• I’m not going to reveal Addie’s secret, but I will say that I was… disappointed with the way it was handled. The reader is led to believe that’s it’s a Big Deal, and it most definitely is. But then it’s handled quickly and over with, just like that. It felt like a lot of build-up for a too-easy conclusion. And again, they’re teenagers, I totally get it. But Ian’s initial behavior re: the secret incident pissed me off. Instead of focusing on what his sister is going through, he often makes it all about himself. Luckily, his tune changes as the book goes on, but those initial chapters did not make me care about him. 🙄 (There may have been moments where I wished that Rowan would just kick him out of the car and leave him behind…)

I didn’t enjoy this book as much as Love & Gelato, but I think this is still a good, quick spring or summer read, especially if you’re into road trip stories and YA contemporary romance. (It’s also worth checking out if you want to see more of Lina and Ren post-Love & Gelato.)

Rating: ⭐️⭐️⭐️
Publication Date: May 8th

About the Author: Jenna Evans Welch
More Books by This Author:
Love & Gelato

**Thank you to NetGalley and Simon & Schuster for providing me with a free eARC in exchange for an honest review.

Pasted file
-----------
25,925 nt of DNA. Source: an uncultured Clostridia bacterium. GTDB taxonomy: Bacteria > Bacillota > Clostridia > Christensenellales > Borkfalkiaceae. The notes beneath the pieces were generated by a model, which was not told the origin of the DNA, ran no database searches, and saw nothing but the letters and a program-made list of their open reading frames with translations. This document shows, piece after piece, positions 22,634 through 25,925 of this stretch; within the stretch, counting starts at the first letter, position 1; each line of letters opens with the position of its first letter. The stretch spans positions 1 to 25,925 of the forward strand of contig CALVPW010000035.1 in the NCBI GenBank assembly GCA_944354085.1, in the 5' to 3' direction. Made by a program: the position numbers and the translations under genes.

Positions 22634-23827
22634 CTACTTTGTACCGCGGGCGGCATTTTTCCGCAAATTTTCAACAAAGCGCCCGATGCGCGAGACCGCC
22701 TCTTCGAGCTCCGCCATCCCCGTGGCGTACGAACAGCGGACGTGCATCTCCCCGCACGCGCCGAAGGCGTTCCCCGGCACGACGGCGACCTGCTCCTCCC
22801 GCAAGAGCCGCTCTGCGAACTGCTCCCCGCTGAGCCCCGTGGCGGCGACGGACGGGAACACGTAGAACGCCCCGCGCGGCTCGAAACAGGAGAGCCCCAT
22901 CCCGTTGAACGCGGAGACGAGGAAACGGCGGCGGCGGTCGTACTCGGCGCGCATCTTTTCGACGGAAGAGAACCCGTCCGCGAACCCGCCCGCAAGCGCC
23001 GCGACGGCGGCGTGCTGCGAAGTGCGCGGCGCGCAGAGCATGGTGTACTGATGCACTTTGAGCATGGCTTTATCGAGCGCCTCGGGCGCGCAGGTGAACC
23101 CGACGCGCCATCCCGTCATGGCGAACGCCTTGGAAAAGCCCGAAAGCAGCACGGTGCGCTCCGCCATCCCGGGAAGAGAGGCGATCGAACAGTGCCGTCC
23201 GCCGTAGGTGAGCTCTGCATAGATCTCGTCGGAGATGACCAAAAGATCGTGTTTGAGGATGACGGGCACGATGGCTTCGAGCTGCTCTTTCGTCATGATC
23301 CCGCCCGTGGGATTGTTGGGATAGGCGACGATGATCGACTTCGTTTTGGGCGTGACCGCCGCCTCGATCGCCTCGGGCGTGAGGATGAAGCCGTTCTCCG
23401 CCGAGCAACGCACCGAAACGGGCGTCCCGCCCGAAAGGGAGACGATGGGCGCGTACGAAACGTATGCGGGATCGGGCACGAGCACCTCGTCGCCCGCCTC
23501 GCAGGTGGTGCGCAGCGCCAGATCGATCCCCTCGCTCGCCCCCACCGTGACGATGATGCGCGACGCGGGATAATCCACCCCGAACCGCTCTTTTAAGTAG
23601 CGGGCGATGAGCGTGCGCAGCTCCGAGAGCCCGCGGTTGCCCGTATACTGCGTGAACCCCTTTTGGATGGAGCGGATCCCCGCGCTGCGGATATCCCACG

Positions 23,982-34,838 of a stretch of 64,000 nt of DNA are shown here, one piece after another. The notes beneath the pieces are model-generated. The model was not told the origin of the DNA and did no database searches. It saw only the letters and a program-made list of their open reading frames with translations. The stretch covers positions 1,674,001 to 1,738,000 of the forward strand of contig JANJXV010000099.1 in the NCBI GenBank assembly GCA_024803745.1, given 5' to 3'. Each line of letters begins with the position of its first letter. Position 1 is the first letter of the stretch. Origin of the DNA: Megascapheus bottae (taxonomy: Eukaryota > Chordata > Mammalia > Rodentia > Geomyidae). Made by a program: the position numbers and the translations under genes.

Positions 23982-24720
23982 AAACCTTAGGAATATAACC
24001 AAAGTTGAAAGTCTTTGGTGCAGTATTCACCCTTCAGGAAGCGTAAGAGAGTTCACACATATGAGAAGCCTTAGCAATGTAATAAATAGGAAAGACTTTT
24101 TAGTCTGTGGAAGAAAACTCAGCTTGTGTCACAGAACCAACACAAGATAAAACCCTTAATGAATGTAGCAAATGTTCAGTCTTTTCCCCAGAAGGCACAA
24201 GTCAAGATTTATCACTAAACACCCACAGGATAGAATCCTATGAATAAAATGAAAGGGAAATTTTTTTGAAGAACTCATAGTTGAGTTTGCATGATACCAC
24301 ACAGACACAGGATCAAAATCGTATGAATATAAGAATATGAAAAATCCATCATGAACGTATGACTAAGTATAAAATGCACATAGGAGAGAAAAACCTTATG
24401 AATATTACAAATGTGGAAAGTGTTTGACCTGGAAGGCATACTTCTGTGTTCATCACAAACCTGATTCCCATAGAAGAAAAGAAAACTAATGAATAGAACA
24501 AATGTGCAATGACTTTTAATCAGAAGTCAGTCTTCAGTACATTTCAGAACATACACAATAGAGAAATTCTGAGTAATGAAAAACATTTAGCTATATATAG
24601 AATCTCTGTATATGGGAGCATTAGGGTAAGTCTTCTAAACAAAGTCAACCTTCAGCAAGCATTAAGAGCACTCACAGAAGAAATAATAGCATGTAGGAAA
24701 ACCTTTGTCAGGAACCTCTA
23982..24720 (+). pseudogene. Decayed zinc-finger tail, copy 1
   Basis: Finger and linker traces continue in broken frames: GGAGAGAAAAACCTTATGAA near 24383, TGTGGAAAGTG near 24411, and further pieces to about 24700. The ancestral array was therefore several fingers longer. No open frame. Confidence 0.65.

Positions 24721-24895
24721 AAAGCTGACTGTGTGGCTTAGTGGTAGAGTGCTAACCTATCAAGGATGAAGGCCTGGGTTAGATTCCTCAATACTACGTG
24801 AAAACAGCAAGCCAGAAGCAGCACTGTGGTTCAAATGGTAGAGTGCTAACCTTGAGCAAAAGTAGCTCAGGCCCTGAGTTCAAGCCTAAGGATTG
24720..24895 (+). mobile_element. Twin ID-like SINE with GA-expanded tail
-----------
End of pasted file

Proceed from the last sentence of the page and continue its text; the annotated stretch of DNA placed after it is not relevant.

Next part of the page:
Review: Love & Gelato by Jenna Evans Welch

LAGI’ve never traveled to another country. Wait, no. I’ve been to Canada! And it was lovely! 😄 But I’ve never been to another continent, and I’ve never had a passport. (It’s clearly been a while since I’ve been to Canada, considering they began requiring passports in 2007… 😅) I think this is why I’m always interested in reading about other countries. And Jenna Evans Welch’s Love & Gelato allowed me to do just that, all while enjoying a super-cute love story set in the stunning city of Florence, Italy. I think fans of Jenny Han’s To All the Boys I’ve Loved Before and Stephanie Perkins’ Anna and the French Kiss will fall head over heels in love with Lina, her friends, and beautiful, historic Florence.

Not sure what this book is about? You can find a short synopsis here!

And while I’ve tried to keep this review spoiler-free, one of my dislikes is a little spoiler-y, so just keep that in mind!

What I Liked:

  • This book made me want to travel to Italy immediately. 😍 From the gorgeous scenery to the incredible food (I lost count of how many times I felt hungry while reading this book), I could absolutely imagine being there. I do wish we had been able to see more of Rome, but I was perfectly happy with Welch’s descriptions of Florence.
  • I love that this isn’t just a love story, but also a mystery. Having been given one of her mother’s old journals, Lina is trying to follow in her footsteps and unravel the secrets Hadley was never able to share. I’ll try not to spoil the big reveal, but I think the ending resolves things pretty well, and Lina seems to get some of the closure she’s been searching for.
  • This book was compulsively readable, at least for me. Like gelato, it was hard to put down, and I think readers who enjoy YA contemporaries and adorable romances will feel similarly. It can feel predictable at times, but it’s a familiar sort of predictable that carries you through the story. Even though you can probably guess how it will end, the journey is still worthwhile.